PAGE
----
The 700 years old celebration of the iconic Divine Comedy
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he Divine Comedy (Italian: Divina Commedia) is a long Italian
narrative poem by Dante Alighieri, begun c. 1308 and completed in
1320, a year before his death in 1321. It is widely considered to be
the pre-eminent work in Italian literature and one of the greatest
works of world literature.
The Divine Comedy is composed of 14,233 lines that are divided into three cantiche (singular cantica) – Inferno (Hell), Purgatorio (Purgatory), and Paradiso (Paradise) – each consisting of 33 cantos (Italian plural canti). An initial canto, serving as an introduction to the poem and generally considered to be part of the first cantica, brings the total number of cantos to 100.
The number three is prominent in the work (alluding to the Trinity), represented in part by the number of cantiche and their lengths.
Written in the first person, the poem tells of Dante's journey through the three realms of the dead, lasting from the night before Good Friday to the Wednesday after Easter in the spring of 1300. The Roman poet Virgil guides him through Hell and Purgatory; Beatrice, Dante's ideal woman, guides him through Heaven. Beatrice was a Florentine woman he had met in childhood and admired from afar in the mode of the then-fashionable courtly love tradition, which is highlighted in Dante's earlier work La Vita Nuova.
he poem's imaginative vision of the afterlife is representative of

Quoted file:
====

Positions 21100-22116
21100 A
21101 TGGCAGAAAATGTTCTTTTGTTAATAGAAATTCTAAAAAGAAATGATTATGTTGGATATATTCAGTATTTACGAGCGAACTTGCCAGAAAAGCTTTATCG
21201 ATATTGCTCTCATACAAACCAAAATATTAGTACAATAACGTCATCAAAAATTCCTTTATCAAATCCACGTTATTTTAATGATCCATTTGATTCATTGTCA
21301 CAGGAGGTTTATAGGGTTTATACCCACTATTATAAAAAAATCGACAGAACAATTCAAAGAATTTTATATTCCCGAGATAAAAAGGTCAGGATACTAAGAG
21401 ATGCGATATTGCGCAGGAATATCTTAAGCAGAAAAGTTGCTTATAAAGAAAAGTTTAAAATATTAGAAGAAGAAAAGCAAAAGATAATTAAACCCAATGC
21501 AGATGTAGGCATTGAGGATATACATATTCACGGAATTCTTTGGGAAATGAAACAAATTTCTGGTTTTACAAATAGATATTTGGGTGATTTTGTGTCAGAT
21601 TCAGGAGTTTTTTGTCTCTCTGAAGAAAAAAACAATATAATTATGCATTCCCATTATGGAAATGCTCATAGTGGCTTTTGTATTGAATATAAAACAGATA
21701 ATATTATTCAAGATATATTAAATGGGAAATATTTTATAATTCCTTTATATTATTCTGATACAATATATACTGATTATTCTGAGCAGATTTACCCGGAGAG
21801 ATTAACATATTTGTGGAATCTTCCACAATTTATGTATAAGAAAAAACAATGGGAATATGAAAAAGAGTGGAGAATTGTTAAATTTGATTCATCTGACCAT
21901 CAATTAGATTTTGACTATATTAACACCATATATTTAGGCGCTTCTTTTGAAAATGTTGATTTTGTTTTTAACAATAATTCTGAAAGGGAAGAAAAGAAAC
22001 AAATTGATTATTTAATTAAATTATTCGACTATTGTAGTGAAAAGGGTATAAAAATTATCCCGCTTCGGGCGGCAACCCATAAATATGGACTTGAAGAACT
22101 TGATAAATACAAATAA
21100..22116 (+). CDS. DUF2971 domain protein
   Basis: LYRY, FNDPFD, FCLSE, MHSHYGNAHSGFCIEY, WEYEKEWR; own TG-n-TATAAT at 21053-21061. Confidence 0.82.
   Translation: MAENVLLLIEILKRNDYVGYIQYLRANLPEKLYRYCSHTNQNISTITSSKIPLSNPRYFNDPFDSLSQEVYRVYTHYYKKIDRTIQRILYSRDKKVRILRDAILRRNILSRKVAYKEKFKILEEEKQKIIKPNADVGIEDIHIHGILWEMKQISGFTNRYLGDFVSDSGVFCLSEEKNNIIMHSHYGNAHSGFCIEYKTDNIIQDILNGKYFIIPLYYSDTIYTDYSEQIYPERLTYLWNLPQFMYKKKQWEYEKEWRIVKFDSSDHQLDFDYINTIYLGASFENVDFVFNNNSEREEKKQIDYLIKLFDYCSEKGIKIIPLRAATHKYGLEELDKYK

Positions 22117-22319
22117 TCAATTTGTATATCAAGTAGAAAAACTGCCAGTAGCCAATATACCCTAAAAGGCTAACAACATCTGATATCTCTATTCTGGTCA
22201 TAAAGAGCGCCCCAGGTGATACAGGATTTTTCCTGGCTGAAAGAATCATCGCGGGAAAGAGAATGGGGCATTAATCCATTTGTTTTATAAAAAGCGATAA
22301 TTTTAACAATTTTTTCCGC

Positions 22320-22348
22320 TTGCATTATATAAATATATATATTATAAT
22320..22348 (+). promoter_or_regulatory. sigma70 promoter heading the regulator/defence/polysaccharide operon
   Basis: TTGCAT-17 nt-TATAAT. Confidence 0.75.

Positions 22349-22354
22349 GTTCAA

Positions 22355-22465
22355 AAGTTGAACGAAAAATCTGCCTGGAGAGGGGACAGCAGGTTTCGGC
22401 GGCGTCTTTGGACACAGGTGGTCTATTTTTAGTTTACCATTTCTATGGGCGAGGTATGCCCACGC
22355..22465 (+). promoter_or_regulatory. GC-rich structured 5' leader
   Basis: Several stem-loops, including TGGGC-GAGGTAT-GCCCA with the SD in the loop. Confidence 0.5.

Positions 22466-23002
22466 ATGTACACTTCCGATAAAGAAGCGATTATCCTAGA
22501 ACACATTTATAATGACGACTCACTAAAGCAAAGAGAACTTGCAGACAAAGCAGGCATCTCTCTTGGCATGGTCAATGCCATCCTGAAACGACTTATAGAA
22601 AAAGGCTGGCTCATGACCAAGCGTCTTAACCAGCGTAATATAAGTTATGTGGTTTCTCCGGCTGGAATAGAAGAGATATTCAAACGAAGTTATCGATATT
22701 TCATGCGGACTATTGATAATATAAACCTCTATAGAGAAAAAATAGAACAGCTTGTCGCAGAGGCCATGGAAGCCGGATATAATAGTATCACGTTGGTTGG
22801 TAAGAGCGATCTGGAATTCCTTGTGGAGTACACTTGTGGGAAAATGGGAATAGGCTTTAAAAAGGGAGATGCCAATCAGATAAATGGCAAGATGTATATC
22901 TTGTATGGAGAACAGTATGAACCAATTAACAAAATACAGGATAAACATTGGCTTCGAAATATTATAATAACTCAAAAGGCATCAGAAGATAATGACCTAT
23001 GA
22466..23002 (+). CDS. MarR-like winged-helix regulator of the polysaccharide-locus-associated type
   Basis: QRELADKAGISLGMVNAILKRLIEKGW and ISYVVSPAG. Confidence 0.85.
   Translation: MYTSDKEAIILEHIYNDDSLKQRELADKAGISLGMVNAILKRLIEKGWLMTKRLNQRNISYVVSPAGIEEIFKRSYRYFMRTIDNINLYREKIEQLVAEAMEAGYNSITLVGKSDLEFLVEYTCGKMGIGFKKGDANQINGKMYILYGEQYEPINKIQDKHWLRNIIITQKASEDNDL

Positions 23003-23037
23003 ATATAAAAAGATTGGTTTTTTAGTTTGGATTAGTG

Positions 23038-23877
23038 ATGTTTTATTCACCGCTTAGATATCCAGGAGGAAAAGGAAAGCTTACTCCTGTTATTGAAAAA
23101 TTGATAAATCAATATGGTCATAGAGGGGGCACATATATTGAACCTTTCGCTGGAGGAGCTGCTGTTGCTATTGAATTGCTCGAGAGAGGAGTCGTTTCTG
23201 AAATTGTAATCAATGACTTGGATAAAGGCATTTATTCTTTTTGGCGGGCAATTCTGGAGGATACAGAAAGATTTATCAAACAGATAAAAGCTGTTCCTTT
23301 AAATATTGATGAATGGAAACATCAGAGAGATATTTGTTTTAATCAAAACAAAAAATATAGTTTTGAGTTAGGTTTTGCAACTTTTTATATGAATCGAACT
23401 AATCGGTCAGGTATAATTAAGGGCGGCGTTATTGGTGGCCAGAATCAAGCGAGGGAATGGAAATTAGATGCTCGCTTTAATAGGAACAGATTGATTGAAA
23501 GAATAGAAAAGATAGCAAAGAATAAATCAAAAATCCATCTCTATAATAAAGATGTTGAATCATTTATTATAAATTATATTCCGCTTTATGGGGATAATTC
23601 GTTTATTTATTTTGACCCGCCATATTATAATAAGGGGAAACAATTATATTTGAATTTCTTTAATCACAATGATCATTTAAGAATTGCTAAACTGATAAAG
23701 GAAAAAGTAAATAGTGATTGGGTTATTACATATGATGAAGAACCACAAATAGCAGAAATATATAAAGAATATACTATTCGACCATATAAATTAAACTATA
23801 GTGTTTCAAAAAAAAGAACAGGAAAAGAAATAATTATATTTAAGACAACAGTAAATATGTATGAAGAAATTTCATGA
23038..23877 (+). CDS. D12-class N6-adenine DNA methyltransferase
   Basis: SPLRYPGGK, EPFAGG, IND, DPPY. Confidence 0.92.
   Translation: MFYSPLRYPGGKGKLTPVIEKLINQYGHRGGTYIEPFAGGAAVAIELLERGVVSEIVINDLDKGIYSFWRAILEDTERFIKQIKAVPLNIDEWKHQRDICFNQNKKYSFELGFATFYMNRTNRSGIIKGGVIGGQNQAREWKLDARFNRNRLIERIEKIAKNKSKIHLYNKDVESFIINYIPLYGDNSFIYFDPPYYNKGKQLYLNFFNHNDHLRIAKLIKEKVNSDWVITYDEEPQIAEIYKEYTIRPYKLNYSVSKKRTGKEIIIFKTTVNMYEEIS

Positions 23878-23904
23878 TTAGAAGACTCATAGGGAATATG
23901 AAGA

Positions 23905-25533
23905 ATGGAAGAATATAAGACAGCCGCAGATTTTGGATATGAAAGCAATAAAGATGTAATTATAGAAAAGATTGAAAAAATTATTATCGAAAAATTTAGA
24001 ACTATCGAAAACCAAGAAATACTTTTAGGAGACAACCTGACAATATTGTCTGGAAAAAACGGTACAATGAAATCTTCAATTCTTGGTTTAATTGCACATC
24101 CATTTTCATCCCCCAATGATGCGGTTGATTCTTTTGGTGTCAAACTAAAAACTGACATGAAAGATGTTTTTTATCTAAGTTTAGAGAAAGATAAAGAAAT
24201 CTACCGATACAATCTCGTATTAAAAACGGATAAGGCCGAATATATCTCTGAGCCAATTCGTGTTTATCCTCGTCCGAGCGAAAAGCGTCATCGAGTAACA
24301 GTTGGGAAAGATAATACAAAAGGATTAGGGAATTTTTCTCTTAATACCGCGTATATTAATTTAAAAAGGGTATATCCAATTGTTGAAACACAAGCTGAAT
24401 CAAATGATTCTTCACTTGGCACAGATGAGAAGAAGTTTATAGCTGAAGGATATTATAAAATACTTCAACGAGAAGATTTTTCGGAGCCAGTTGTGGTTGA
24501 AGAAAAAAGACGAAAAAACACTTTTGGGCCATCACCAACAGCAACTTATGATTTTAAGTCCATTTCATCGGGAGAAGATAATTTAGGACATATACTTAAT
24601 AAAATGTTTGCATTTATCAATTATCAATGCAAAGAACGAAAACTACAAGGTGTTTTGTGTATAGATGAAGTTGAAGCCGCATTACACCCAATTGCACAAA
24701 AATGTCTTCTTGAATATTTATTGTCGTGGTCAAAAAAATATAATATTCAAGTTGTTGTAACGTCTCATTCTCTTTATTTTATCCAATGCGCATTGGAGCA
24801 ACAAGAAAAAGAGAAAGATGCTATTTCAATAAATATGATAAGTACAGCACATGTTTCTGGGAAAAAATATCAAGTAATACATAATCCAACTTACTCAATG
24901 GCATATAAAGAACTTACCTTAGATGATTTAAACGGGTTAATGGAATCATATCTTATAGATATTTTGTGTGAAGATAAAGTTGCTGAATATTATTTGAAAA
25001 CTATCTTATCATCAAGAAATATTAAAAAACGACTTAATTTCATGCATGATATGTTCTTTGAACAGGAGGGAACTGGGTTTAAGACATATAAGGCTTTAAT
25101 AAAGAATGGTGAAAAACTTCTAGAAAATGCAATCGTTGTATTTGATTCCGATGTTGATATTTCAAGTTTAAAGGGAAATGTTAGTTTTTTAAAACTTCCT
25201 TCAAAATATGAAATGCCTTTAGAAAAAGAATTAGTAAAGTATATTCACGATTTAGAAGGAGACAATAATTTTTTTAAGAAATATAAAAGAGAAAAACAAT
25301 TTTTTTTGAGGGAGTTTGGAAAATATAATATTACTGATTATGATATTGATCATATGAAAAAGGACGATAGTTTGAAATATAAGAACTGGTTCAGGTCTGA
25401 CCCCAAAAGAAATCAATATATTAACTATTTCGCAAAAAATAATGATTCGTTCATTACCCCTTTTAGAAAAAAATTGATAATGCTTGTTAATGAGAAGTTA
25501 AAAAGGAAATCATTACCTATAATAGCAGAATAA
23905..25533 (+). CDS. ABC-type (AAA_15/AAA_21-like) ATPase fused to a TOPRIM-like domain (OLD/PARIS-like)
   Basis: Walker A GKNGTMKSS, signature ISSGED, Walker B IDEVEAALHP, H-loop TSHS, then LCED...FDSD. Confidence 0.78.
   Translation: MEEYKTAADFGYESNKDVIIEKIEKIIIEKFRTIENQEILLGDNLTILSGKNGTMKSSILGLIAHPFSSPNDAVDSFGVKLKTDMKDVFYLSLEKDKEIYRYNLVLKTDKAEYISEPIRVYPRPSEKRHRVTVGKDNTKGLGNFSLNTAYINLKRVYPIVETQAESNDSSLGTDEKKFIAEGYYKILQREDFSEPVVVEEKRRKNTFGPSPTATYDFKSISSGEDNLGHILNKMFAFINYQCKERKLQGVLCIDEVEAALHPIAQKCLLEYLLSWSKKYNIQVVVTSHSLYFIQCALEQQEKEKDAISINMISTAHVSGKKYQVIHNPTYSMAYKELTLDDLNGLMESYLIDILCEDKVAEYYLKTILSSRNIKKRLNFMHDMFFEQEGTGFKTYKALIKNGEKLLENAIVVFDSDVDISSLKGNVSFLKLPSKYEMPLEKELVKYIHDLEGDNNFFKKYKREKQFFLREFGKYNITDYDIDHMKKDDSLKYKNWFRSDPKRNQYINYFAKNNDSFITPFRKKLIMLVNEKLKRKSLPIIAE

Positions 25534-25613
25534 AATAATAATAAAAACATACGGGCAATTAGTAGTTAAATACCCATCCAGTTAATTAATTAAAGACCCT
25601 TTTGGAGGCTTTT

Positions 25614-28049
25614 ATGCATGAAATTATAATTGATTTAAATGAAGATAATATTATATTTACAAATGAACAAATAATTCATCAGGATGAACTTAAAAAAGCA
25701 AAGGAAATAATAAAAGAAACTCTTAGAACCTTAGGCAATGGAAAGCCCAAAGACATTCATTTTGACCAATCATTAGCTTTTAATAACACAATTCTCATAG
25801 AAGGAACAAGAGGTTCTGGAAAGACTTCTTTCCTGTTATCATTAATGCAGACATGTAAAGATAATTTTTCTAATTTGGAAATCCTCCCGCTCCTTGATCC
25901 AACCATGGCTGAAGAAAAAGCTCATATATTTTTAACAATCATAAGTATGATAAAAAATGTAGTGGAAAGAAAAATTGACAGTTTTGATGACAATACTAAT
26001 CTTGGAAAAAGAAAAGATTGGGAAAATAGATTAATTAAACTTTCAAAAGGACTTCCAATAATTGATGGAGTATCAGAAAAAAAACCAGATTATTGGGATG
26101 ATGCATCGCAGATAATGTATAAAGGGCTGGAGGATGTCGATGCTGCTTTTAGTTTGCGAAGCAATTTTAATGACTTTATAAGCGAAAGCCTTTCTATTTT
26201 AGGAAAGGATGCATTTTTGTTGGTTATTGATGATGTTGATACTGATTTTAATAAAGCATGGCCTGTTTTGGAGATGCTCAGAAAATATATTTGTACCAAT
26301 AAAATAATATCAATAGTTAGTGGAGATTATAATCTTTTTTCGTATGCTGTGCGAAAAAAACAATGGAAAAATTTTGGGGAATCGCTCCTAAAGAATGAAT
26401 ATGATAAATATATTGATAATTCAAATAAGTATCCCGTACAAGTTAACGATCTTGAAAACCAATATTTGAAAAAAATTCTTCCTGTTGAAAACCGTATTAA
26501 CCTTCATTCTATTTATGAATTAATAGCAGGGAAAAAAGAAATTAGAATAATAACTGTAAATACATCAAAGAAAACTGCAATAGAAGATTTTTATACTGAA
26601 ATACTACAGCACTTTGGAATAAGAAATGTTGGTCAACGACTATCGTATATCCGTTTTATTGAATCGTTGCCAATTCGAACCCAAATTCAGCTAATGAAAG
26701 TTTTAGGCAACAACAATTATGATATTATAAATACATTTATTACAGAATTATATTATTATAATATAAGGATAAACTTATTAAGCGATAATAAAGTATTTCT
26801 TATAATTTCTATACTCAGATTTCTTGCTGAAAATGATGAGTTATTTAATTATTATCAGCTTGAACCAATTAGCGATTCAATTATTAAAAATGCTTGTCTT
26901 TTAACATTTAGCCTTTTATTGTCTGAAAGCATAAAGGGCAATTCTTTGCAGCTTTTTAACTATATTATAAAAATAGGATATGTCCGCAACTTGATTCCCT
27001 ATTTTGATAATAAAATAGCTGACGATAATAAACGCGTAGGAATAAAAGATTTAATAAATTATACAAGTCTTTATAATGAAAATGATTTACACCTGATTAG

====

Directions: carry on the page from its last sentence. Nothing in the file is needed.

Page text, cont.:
the medieval world-view as it had developed in the Western Church by
the 14th century. It helped establish the Tuscan language, in which
it is written (also in most present-day Italian-market editions), as
the standardized Italian language. It is divided into three parts:
Inferno, Purgatorio, and Paradiso.
The narrative takes as its literal subject the state of souls after death
and presents an image of divine justice meted out as due punishment or reward, and describes Dante's travels through Hell, Purgatory, and Paradise or Heaven, while allegorically the poem represents the soul's journey towards God, beginning with the recognition and rejection of sin (Inferno), followed by the penitent Christian life (Purgatorio), which is then followed by the soul's ascent to God (Paradiso).
he poem begins on the night before Good Friday in 1300, "halfway along our life's path" (Nel mezzo del cammin di nostra vita). Dante is thirty-five years old, half of the biblical lifespan of 70 (Psalms 89:10, Vulgate), lost in a dark wood (understood as sin), assailed by beasts (a lion, a leopard, and a she-wolf) he cannot evade and unable to find the "straight way" (diritta via) – also translatable as "right way" – to salvation (symbolized by the sun behind the mountain). Conscious that he is ruining himself and that he is falling into a "low place" (basso loco) where the sun is silent ('l sol tace), Dante is at last rescued by Virgil, and the two of them begin their journey to the underworld.
He, soon as he saw That I was weeping, answer'd
Hellish hurricane that torments the lustful
Charon, ferryman of the dead,comes to ferry souls across the river Acheron to Hell.
Dante’s swoon after hearing Francesca’s story
aving survived the depths of Hell, Dante and Virgil ascend out of the
undergloom to the Mountain of Purgatory on the far side of the world.